Change of Heart

Why I Changed My Mind About… The Royal Tenenbaums

Next in our series about films our writers have reconsidered, Emily Maskell on how grief changed her view of Wes Anderson's comedy

The first time I watched The Royal Tenenbaums, at a friend’s house with a buffering connection forcing an intermission every half hour, the charm of Wes Anderson’s 2001 tragicomedy was completely lost on me. Looking back, it wasn’t the oddball humour, the offbeat characters, or even their eccentric idiosyncrasies that made Anderson’s third feature an initially unmemorable viewing experience. Simply put, it was that the film struck a chord of grief quietly ricocheting at a frequency I couldn’t hear.

While I was acquainted with numerous titles from the Anderson cinematic universe, The Royal Tenenbaums felt grounded in some distantly whimsical world. I desperately wanted to appreciate Margot’s sharp bob and caramel fur coat and understand why the film repeatedly appeared in “must watch” listicles, but it all just seemed obscurely quirky.

To top it all off, I was left annoyed to no end when what I thought was a poignant metaphor – Richie’s hawk Mordecai coming back with more white feathers than before, returning home but forever changed – was only included because the original bird was kidnapped during filming and had to be replaced with a different hawk.

In the handful of years between my viewings of The Royal Tenenbaums, a lot had changed. I grew up, moved out, watched some more Anderson films and received bad news over the phone. Just as the younger Tenenbaums – Margot, Richie and Chas – reacted to their father’s diagnosis, I threw what was closest to me in a suitcase and went back to my family home, longing for my childhood bedroom – too small, but also just the right size to encase my heartbreak within its four walls.

Grief may not be the first thing that springs mind when most people think of Tenenbaums, but upon my second viewing, I saw the theme in every frame. Most obviously, it is apparent in Royal’s fake cancer diagnosis that brings his family together and later tears them apart. But it's there, too, in Ethel's archaeological study of skeletons, in the way Margot recklessly balances electron devices beside the bathtub, in Chas’ intense fear about his children’s fates, and in the family bonding attempts that occur during their visits to the cemetery.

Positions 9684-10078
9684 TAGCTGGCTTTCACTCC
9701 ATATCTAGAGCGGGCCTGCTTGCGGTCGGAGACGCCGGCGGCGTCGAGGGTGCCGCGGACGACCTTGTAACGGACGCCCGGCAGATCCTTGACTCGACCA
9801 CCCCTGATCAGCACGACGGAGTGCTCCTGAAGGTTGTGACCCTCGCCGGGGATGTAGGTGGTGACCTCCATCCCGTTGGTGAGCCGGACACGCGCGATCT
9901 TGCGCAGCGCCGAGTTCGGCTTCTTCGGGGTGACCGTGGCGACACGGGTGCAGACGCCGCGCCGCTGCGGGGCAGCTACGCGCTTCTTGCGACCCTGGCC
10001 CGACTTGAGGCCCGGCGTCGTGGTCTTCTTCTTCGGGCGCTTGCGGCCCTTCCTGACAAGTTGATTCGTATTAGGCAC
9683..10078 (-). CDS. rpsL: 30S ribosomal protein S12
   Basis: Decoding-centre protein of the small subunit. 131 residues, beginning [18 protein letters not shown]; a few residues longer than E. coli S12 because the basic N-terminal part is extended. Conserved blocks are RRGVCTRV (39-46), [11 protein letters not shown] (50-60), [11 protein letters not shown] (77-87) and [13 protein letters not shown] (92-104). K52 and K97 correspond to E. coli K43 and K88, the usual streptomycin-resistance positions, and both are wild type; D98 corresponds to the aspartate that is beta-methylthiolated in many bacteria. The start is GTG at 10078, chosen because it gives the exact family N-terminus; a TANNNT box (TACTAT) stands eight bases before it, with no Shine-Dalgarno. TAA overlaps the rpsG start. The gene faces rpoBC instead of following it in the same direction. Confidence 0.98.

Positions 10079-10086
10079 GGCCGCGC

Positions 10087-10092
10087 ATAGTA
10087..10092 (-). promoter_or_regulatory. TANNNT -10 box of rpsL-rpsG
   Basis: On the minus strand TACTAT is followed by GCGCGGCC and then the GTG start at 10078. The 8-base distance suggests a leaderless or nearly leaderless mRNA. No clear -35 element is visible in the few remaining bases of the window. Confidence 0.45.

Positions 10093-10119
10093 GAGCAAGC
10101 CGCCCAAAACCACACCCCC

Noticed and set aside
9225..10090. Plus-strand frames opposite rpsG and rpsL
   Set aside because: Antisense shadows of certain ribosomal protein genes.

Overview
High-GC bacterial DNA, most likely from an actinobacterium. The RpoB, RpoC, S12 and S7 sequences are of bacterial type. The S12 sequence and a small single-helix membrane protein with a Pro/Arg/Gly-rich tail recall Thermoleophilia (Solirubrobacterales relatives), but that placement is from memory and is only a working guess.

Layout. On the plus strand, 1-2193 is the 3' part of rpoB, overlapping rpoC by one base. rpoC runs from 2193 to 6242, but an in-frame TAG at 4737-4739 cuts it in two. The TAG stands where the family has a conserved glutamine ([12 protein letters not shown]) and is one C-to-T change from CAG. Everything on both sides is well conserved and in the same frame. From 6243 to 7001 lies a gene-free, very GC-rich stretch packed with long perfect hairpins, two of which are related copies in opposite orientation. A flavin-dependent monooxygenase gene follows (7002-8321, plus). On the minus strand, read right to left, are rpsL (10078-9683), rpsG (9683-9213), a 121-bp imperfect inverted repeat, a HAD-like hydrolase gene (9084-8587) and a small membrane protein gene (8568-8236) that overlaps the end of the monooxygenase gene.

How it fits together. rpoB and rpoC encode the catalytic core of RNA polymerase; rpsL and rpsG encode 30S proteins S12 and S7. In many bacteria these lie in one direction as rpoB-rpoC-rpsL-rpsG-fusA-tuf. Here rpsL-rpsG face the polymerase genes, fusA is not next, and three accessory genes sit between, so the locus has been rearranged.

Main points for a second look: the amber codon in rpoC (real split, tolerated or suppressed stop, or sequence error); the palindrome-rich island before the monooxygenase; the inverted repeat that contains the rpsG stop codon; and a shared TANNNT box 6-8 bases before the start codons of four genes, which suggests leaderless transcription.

Read More: Every Wes Anderson Film, Ranked

Seeing this dysfunctional family reconfigure their place in the home and around the hospital bed, I wondered: how did I miss such a touching exploration of mourning during my first watch? Or, did I need to experience the disorientation of loss to truly appreciate that the peculiarity of Anderson’s approach is perhaps the most visceral articulation?

My change of heart, however, was solidified in one line from Royal. Shuffling around the house, attached to an IV drip, he explains the desire to be surrounded by family stems from a need to “make up for lost time.” Gene Hackman delivers the line so casually, it stings like salt in a wound. Craving time with those he hurt the hardest but loves the most, The Royal Tenenbaums is subtle in its scripting of farewells. With no articulately penned soul-bearing monologues, these characters are silent in the face of preemptive mourning, because what is there to say to the dying as they sit there still alive in front of you?

The cruelty of the right words only arriving after the chance to express them has disappeared is perhaps Anderson’s most painfully real handling of grief. One scene exemplifying this quietly moving realisation involves Richie, lying in a hospital bed after a failed suicide, confessing he wrote his suicide note after the attempt. Although heartbreaking, I found a soothing sense of acceptance in the idea that, after all, there may be no such thing as the perfect goodbye. If even the characters of Anderson’s Oscar-nominated script were unable to articulate a faultless final adieu, perhaps I would have never found the right words either.

Anderson cradles this family drama steeped in grief with such gentleness, I find it hard to be disappointed in my younger self's naive inability to recognise the pervading sorrow within The Royal Tenenbaums’ muted 70s aesthetic. Now, Margot’s six-hour bath stints, Chas’ violent anxiety, and Richie’s inability to concisely articulate himself are no longer infuriating. Instead, they’re all too real. Seeing The Royal Tenenbaums again was an act of therapy, a chance to reconcile my own dealings with grief and a reminder to tell people you love them while you still have the chance.

The Royal Tenenbaums is available to stream on various digital platforms.

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